The White House on Monday held a meeting with the semiconductor industry’s biggest names to discuss the ongoing global chip shortage. While the details of the talks remain tightly sealed, reports suggest that foreign chipmakers such as Samsung may require to respond immediately to the United States’ demands.
According to The Korea Herald, US President Joe Biden has made it clear that he wants global semiconductor companies to produce chips in America, not China. As such, Samsung is in a dilemma as it is now “torn between two strategically important markets.”
Samsung already operates a chip manufacturing plant in Austin, Texas. Though it is reportedly planning to build another one on American soil, industry watchers believe the company isn’t entirely sure of these plans. However, following this week’s discussions with the US President, the Korean firm may now require to come to a decision very quickly.
In the meantime, the absence of a leader is hurting Samsung. The company is reportedly mulling a location either in Arizona, Austin, or New York. However, since its Vice Chairman and de-facto leader Lee Jae-yong is in jail, the Korean firm is finding it difficult to come to a decision. Of course, a $17 billion business decision requires the leader’s approval.
“Since the investment talk was held at the highest level in the US, it could prompt Samsung to finalize its discussions with the three state governments and execute the plan soon,” said an industry insider.
White House talks over chip shortage issues may require Samsung to act quick
The ongoing global chip shortage is a result of most chipmakers opting for a fables business model. The likes of Qualcomm and AMD, who design their own chips, all outsource the actual manufacturing to other companies like Samsung or TSMC. And since there aren’t many chip manufacturing companies out there, demand has outpaced supply.
The recent White House meeting was primarily to discuss the building of new manufacturing facilities for chips in the US. President Biden wants all big players of the industry to start manufacturing on American soil.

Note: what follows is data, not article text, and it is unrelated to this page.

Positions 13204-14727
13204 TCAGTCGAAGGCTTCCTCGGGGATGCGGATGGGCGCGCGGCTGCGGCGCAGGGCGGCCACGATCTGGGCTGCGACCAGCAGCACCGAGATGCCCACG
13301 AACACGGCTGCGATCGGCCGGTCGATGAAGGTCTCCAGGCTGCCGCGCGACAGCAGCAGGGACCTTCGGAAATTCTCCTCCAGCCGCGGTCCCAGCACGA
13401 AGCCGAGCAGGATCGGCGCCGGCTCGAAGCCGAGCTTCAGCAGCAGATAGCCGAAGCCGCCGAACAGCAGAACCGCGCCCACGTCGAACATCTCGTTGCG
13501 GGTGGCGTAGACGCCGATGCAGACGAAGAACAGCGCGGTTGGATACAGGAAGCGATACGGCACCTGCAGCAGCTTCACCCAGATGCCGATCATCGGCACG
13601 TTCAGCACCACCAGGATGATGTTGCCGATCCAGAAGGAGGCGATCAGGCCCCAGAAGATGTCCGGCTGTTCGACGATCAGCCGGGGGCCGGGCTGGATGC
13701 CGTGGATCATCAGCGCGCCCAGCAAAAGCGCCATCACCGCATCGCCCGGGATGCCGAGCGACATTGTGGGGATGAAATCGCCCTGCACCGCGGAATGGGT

“These chips, these wafers … batteries, broadband — it’s all infrastructure,” he said, holding up a wafer. “We need to build the infrastructure of today and not repair the one of yesterday. The plan I propose will protect our supply chain and revitalize American manufacturing.”
This move not only strengthens America’s chip supply chain but also further hurts that of China. Samsung, meanwhile, is now under pressure as it has to choose between the two. The Korean firm operates large-scale memory fabs in China. It is the world’s No. 1 producer of memory chips.
Moreover, the Korean government is also urging domestic chipmakers to expand local manufacturing. The country is reportedly working on developing a comprehensive package to encourage investments in the foundry segment. All this makes it even more difficult for Samsung to decide on the US investment.
Samsung was the only South Korean participant in Monday’s virtual meeting. The company’s foundry business head, Choi Si-young, represented it at the conference. CEOs of Google’s parent company, Alphabet, as well as Intel, General Motors, and Ford were also present. Representatives of TSMC, the world’s largest contract chipmaker and Samsung’s main rival in the industry, also tuned into the videoconference.